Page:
Although our study provides valuable information about cholera surveillance in Mozambique, there are some limitations. Only 52.2% of suspected cases were tested and 23.5% were microbiologically confirmed. This limited capacity to confirm cases by culture combined with limited sensitivity of culture lowered the overall sensitivity of our surveillance [9]. Our diagnostic procedures relied exclusively upon culture results, which can be influenced by various factors including collection, transport and storage conditions, training of human resources or previous antibiotic exposure. Also, culture has a limited sensitivity which can translate in a low negative predictive value. It would have been preferable to use PCR testing, however, given resource limitations, we were unable to do so and thus our burden estimations need to be interpreted accordingly. Conversely, acute diarrhea cases might also have been reported as cholera while being caused by other pathogens. There was a high proportion of certain variables missing, which made it difficult to analyze the risk factors associated with confirmed cholera. In addition, data gaps limited our ability to conduct a robust examination of the association of cholera with malaria or HIV, including any differences in associations that may be due to immunosuppression status. The selection criteria for our surveillance included functional surveillance system and functional health structures with access to appropriate case management. Therefore the mortality related estimates cannot be generalized for the entire country which would likely underestimate mortality and CFRs. Moreover, our study did not account for the cholera cases and deaths in the community when the patients did not visit the health facilities. In this analysis we presented cholera cases in Africhol surveillance sites and some cholera outbreaks from 2011–2015. Compared with simultaneous official figures reported by the National Surveillance System, our surveillance system showed fewer cases reported in some of the districts, indicating that the Africhol surveillance was not exhaustive since it was limited to certain surveillance zones. However, the introduction of case-based surveillance methodology into the public-health system has allowed national staff to appreciate its value and expand this approach to other infectious diseases thereby reinforcing national surveillance capacity overall.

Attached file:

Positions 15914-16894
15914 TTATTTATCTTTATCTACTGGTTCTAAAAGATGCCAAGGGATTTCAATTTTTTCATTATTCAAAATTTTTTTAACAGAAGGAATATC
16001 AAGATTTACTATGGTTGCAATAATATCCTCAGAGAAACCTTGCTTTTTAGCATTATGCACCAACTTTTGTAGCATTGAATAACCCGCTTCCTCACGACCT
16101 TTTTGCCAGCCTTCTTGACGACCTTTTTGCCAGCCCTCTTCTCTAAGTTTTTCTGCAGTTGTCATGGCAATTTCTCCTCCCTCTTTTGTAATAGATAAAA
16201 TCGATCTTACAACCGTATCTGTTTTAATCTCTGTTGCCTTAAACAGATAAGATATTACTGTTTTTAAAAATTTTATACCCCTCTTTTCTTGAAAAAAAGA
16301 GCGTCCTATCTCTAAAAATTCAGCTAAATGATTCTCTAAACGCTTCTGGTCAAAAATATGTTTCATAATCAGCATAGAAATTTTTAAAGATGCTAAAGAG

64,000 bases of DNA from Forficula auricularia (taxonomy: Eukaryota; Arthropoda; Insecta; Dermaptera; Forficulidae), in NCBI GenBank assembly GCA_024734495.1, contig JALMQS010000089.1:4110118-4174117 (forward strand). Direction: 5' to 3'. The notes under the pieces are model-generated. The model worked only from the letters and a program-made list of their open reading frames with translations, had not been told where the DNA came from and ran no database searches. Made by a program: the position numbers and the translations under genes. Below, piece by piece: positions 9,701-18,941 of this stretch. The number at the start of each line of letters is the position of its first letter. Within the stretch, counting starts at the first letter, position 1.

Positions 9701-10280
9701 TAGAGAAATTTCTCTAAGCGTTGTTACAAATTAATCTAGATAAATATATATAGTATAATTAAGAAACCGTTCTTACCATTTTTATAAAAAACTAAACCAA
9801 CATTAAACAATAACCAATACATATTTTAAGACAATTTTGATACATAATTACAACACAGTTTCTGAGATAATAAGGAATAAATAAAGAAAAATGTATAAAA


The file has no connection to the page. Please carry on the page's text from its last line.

Our study provides the most comprehensive information on cholera in Mozambique available in recent years. This study does not aim to replace the national system but to assess the characteristics of populations at risk of cholera and risk factors in specific sites through an enhanced case-based surveillance. There is a need for continued surveillance, detailed data and stronger laboratory capacity to target prevention and control efforts, including locally adapted WASH interventions and preemptive use of OCV. In order to improve quality and access to safe water and sanitation, the Mozambican government has established investment funds and water supply assets which shall be used for public investment into the water supply system and the management of several companies across Mozambique.

The use of burden data in smaller-scale geographic units will help target higher risk neighborhoods (bairros) within the identified districts, and this work is ongoing.

Supporting information

S1 Table. Characteristics of the clinical episode of cholera by study site, 2011–2015, Africhol, Mozambique.


S2 Table. Exposures and behaviors of cholera suspected cases by study site, 2011–2015, Africhol, Mozambique.


S3 Table. Factors associated with hospitalization of suspected cases, 2011–2015, Africhol, Mozambique—results of the multivariate analysis.


S4 Table. Factors associated with death of suspected cases, 2011–2015, Africhol, Mozambique—results of the multivariate analysis.



The authors would like to acknowledge the Mozambique Provincial Health Directorate for the collaborative support for the implementation of the Africhol surveillance system. We would like to thank the Africhol field team (provincial supervisors, nurses, lab technicians, and data clerks) for their support in the implementation of the activities and the contribution to this manuscript. We are also thankful to the teams that conducted the outbreak investigations. We thank additional AMP staff for their contributions to the Africhol project (Delphine Sauvageot, Leonard Heyerdahl, and Lan Ngo). Finally, we are grateful to Claire MacDonald for copyediting this manuscript.